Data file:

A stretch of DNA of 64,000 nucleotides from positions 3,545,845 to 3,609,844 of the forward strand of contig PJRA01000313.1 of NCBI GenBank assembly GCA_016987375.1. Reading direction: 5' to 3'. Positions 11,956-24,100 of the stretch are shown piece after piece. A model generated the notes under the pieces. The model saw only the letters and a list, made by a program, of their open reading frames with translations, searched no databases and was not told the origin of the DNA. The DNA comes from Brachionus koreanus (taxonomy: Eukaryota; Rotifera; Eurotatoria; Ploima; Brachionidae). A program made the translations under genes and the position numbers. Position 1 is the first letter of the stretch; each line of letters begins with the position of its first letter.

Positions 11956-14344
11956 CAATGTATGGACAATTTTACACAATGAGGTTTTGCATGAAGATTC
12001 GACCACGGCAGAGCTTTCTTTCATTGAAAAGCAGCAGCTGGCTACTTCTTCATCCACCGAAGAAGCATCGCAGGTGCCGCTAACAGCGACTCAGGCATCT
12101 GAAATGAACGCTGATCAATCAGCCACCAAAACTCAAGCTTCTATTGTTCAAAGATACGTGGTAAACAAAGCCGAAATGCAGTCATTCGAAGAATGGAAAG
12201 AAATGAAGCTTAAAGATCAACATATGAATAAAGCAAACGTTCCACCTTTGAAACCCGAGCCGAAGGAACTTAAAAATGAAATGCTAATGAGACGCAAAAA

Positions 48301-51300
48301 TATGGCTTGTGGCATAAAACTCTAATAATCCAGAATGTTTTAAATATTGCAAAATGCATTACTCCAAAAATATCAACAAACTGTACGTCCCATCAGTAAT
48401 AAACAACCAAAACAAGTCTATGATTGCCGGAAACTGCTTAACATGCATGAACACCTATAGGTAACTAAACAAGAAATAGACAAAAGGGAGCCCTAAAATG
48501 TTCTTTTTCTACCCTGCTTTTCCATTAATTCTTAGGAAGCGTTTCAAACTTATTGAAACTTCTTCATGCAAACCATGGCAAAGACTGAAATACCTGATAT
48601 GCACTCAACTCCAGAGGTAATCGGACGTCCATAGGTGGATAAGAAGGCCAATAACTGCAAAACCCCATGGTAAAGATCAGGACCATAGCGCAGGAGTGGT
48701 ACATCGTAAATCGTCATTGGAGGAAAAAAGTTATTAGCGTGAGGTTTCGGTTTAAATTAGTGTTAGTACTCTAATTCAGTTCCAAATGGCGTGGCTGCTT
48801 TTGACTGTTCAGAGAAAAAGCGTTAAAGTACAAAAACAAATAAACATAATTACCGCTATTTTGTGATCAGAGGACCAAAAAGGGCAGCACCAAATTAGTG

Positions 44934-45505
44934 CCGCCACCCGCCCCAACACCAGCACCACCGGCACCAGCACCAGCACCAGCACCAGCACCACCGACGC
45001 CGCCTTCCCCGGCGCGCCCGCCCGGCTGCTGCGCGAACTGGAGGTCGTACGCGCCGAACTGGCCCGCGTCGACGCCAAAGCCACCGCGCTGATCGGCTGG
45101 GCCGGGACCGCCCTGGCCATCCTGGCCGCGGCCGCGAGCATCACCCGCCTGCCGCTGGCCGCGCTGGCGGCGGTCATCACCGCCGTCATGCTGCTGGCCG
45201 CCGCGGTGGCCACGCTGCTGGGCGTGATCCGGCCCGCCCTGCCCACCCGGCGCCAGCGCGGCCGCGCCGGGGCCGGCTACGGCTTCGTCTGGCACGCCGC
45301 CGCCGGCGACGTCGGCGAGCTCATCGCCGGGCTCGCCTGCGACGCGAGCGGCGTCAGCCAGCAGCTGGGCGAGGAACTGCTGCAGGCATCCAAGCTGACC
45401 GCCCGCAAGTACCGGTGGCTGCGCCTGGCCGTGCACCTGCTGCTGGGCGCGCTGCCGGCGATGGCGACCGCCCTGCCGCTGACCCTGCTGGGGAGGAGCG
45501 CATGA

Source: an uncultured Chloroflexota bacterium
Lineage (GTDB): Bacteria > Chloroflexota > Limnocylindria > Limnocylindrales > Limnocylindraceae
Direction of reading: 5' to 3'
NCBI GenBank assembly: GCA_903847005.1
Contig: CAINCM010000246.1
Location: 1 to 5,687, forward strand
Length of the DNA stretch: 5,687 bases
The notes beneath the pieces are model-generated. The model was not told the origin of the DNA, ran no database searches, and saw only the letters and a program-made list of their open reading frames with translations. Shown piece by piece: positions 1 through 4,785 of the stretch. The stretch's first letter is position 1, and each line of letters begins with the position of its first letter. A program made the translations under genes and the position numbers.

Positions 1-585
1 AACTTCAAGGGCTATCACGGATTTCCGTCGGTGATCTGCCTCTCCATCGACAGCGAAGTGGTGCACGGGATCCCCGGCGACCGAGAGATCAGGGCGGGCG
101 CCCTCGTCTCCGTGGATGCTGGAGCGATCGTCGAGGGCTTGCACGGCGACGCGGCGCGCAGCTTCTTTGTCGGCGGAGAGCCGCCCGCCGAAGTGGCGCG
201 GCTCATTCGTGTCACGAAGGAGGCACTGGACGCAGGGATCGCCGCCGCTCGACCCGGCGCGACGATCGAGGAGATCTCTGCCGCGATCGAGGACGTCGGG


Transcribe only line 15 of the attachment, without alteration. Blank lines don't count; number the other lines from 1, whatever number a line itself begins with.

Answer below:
44934 CCGCCACCCGCCCCAACACCAGCACCACCGGCACCAGCACCAGCACCAGCACCAGCACCACCGACGC